16 September 2015: Lessons to be learned from the Gold King spill

Lessons to be learned from the Gold King spill

There’s nothing like a mountain stream of yellow to draw one’s attention. The Gold King mine disaster certainly did that. As the incongruent mustard color disappeared from the river, so has the disaster’s intensity from the consciousness of the average person.

Maybe. I’d like to think that the visual imagery has left a permanent etch on the mind and consciousness of people. Time will tell.

In the political world it has not been a lost opportunity. Acrimonious debate, finger-pointing, and demagoguery, especially in the Republican congress, have held sway alongside legitimate concerns about the river’s safety given the release of heavy metals, carcinogenic materials such as cadmium, copper, lead, arsenic, manganese, zinc and other contaminants that we live in proximity with each day. My computer is loaded with them. So is yours. So is theirs.

Did the EPA blow it by triggering the blowout by not taking necessary precautions? Or was it inevitable? With regard to culpability who, at the end of the day, is responsible? After all, the material discharged by the Gold King mine is in reality but a percent of the discharge that leaks, seeps, and spews the equivalent of the one-time Gold King event every two days.

Those are a lot of holes in the ground contributing to that. Across Colorado alone, 23,000 abandoned mines exist, 1,600 in the Clear Creek/Central City region alone. Across the western U.S., at least 5000,000.

Of the 23,000 abandoned Colorado mines, less than half, only 9000, have had work done to them by the state to reduce their flows of hazardous materials. Each day, that same amount is discharged from mines across the state, primarily from 230 of them, equivalent to the Gold King: 3,000,000 gallons.

That’s the bad news. The really bad news is the ones who precipitated the poisonous flows are not around, or even if they are, they will not likely be held accountable.

What can be done about it/them, though? Taxpayers can spend $20,000,000 dollars to build a water treatment plant, such as has been done with great success at the Argo mine in Idaho Springs, and $1,000,000 annually to operate it as long as it is leaking, or as a Denver Post reporter succinctly put it, “forever.”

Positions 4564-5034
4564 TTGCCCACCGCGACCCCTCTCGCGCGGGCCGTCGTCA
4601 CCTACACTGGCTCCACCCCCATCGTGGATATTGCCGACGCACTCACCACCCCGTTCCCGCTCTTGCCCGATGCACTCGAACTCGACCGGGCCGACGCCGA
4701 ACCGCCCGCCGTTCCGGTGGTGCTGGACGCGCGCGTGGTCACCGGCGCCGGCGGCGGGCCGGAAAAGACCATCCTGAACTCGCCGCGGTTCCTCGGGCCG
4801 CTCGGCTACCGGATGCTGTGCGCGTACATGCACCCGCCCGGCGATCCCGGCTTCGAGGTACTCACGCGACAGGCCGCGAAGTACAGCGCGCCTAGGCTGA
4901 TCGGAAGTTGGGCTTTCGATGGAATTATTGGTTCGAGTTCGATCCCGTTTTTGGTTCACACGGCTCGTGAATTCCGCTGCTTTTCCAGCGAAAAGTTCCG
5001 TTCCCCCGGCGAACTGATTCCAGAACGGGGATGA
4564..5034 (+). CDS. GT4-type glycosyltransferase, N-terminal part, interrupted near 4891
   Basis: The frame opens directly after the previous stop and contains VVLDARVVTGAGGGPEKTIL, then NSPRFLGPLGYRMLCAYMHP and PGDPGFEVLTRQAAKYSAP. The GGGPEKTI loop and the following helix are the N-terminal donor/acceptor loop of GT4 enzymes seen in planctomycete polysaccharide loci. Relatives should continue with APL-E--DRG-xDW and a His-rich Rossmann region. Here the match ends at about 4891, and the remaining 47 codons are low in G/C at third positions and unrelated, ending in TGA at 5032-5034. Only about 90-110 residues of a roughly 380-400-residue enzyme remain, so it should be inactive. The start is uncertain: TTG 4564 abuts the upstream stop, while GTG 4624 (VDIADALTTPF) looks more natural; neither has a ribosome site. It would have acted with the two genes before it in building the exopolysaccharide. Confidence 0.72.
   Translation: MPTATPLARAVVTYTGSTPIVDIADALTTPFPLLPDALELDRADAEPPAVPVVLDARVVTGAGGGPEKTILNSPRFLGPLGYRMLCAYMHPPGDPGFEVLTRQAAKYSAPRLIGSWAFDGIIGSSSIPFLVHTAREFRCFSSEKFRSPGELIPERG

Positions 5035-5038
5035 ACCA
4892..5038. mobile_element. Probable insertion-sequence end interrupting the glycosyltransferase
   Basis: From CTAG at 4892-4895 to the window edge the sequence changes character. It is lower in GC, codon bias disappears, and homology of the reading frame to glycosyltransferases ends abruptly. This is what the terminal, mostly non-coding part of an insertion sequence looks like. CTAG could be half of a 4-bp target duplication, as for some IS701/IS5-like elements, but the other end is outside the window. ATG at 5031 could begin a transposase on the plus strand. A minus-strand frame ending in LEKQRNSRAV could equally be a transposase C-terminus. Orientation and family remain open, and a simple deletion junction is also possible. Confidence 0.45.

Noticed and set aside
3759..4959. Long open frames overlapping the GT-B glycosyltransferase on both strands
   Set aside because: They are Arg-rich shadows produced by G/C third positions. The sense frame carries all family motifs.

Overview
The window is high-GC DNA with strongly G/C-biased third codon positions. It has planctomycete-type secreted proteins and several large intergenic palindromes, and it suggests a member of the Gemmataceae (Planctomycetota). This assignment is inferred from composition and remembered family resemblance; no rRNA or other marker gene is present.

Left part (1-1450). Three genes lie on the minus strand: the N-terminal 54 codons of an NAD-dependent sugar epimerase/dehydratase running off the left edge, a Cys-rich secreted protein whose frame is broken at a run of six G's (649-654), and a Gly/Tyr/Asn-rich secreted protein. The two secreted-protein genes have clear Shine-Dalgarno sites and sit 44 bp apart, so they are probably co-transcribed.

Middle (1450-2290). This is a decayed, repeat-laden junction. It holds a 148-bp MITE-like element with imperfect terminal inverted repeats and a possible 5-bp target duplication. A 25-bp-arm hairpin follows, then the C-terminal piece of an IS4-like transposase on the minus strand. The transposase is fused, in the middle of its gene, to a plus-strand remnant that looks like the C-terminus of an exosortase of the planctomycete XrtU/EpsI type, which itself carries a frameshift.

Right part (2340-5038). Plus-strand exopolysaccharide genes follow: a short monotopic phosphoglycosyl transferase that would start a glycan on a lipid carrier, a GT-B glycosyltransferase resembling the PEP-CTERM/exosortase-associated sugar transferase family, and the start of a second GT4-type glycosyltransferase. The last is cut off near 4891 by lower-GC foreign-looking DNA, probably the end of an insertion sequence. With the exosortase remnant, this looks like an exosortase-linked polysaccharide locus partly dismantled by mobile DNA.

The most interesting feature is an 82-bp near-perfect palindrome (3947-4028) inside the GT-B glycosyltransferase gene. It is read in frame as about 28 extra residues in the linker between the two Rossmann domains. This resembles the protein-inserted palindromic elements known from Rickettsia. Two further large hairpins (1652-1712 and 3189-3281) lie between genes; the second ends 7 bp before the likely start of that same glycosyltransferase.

Here in Clear Creek, the situation is much more manageable and is being managed. Efforts over the past 20 years at the Argo Mine, including the recently installed concrete wall reported on by the Courant last week, and on the ongoing treatment ops at the Henderson Mine have been praiseworthy to say the least.

Dave Holm of the Clear Creek Watershed Foundation explained how, despite the existence of many more mines here compared to the Silverton area, mine cleanup is not as challenging as it is elsewhere. Much has to do with the elevation but also annual precipitation. In addition, pro-active, preventative work by Climax Molybdenum has helped keep West Clear Creek quite clean.

To become more educated about the complications of mines and cleanup efforts, take time to listen to my interview with Holm and Chris Crouse, also of the Watershed, on the KYGT website’s News & Talk Page: http://www.kygt.org.

There are two big lessons from the Gold King spill. One regards the universe of problems with which we are confronted due to our mining history. The other is more global: What have we wrought and are still “wroughting”?

The Gold King incident ought to give us pause about the havoc we’re wreaking and sowing for future generations, from fracking to “the tons of plastic waste floating between the West Coast and Hawaii that according to some estimates covers an area twice the size of Texas,” as reported by the Associated Press.

We cannot change the past, but we can act now to mitigate mistakes made and work to prevent future calamities. As the old saw goes, “Think globally, but act locally.”

You can do that by participating in the Clear Creek Watershed Festival this Saturday, September 19th.

“This is our seventh annual watershed festival,” Festival organizer Crouse told me. “It’s a chance to learn what a watershed is and what makes the Clear Creek Watershed so special: our natural resources, history, ecotourism, and this amazing community.”

Not only will it be a great learning opportunity, it promises to be fun.

“We’ll have a climbing tower, obstacle course, snow making, fly tying and fishing, gold panning, live local musicians, face painting and more!” said Crouse. “So, come and check it out!”

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